Posted by: episystechpubs | September 28, 2016

Editor’s Corner: Long Words, Part Deux

As promised, today is the second installment of 14 of the Longest Words in English, by Shundalyn Allen. Today’s list is certain to complete your lesson in sesquipedalianism (see number 14).

7. Strengths has only nine letters, but all except one of them are consonants! This earns the word a Guinness World Record. It is also one of the longest monosyllabic words of the English language.

8. Euouae is six letters long, but all of the letters are vowels. It holds two Guinness World Records. It’s the longest English word composed exclusively of vowels, and it has the most consecutive vowels of any word. If you are wondering about its meaning, it’s a musical term from medieval times.

9. & 10. Unimaginatively has lots of vowels—eight in total, if you count the final y. What’s neat about this word is that its vowels and consonants alternate. It’s not the longest word with alternating consonants and vowels, though. That position is held by honorificabilitudinitatibus, a twenty-seven-letter way of saying “with honorableness.”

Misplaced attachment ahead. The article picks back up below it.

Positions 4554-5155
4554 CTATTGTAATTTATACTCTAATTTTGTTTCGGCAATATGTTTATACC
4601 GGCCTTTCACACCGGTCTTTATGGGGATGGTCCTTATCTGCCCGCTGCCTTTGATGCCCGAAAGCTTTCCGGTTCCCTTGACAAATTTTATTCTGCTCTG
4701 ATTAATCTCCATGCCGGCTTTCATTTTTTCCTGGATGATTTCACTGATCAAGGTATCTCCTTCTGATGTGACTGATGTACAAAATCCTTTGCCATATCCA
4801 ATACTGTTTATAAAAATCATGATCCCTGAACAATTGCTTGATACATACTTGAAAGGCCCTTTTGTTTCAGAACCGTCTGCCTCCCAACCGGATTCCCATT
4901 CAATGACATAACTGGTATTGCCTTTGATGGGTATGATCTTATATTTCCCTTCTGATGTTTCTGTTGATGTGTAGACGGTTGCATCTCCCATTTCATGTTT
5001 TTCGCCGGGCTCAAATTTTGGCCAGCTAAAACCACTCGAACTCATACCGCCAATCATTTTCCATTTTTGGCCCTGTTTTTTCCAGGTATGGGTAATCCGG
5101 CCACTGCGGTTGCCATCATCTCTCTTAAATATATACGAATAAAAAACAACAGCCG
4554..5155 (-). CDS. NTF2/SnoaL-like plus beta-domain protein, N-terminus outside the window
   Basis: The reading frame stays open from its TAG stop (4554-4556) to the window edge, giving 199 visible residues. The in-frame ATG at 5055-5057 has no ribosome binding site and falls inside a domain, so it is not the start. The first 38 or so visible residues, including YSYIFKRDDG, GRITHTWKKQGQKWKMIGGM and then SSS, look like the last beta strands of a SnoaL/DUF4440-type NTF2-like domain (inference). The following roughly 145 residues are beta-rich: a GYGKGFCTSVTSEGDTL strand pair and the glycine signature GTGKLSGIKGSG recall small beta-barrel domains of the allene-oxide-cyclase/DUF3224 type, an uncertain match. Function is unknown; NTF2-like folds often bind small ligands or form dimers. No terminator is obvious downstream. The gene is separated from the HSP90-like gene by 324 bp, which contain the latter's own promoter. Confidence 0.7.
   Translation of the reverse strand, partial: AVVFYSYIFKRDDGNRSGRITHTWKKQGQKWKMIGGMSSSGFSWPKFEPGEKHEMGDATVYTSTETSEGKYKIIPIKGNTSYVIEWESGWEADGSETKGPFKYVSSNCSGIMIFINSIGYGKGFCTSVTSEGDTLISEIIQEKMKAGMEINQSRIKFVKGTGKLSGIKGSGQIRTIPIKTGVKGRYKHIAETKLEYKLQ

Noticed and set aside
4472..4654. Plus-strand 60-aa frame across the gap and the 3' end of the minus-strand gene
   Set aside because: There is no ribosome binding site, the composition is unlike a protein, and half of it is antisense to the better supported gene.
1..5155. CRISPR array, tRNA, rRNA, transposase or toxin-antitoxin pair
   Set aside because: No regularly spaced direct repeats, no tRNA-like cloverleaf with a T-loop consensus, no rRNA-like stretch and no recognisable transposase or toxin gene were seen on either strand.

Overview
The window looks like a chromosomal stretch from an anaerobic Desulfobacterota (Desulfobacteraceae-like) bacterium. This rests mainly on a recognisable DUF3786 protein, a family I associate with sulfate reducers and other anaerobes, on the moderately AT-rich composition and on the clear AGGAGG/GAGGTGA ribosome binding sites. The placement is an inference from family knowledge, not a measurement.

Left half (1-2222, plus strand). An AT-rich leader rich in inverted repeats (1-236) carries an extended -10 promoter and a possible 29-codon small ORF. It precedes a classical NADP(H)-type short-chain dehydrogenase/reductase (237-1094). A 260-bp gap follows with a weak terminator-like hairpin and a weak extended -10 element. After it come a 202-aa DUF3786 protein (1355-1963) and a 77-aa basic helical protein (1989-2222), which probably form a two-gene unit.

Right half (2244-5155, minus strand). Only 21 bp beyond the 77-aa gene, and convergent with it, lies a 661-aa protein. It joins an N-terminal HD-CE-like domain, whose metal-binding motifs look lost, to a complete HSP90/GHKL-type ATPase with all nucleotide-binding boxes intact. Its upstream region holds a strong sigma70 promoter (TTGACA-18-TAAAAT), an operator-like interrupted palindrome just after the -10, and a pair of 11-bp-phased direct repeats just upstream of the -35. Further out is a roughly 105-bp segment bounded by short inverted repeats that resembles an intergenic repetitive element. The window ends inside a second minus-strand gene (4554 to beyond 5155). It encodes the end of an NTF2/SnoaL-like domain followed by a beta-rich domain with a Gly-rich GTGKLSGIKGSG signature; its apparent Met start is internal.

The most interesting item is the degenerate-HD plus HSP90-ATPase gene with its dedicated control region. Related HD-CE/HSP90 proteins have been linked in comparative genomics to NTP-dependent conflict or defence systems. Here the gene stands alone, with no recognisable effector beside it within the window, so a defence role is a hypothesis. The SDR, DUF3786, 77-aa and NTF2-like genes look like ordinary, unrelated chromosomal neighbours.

11. If you tsktsk someone, you indicate your disapproval by the tsktsk sound or by some other means. Tsktsks is the longest word that doesn’t contain a vowel.

12. & 13. Isograms are words that do not repeat letters. The longest examples are uncopyrightable and subdermatoglyphic. An uncopyrightable song, for example, would not be eligible for copyright. This word has fifteen letters, but one other word without repeated letters is longer—subdermatoglyphic. It’s seventeen letters, but you’ll not have much opportunity to use it outside the realm of dermatology.

14. The fourteenth word on our list describes the tendency to use long words—sesquipedalianism. If you possess this trait, you will enjoy trying to use the words in this article in your next conversation. If you are a true sesquipedalian, it shouldn’t be too hard. Except, of course, for that 189,819-letter protein name . . . it’s doubtful that your friends will wait three hours for you to finish saying it!

And from Robert T., an amusing typo or an amazing new cloud-based application:

Kara Church

Technical Editor, Advisory

Symitar Documentation Services


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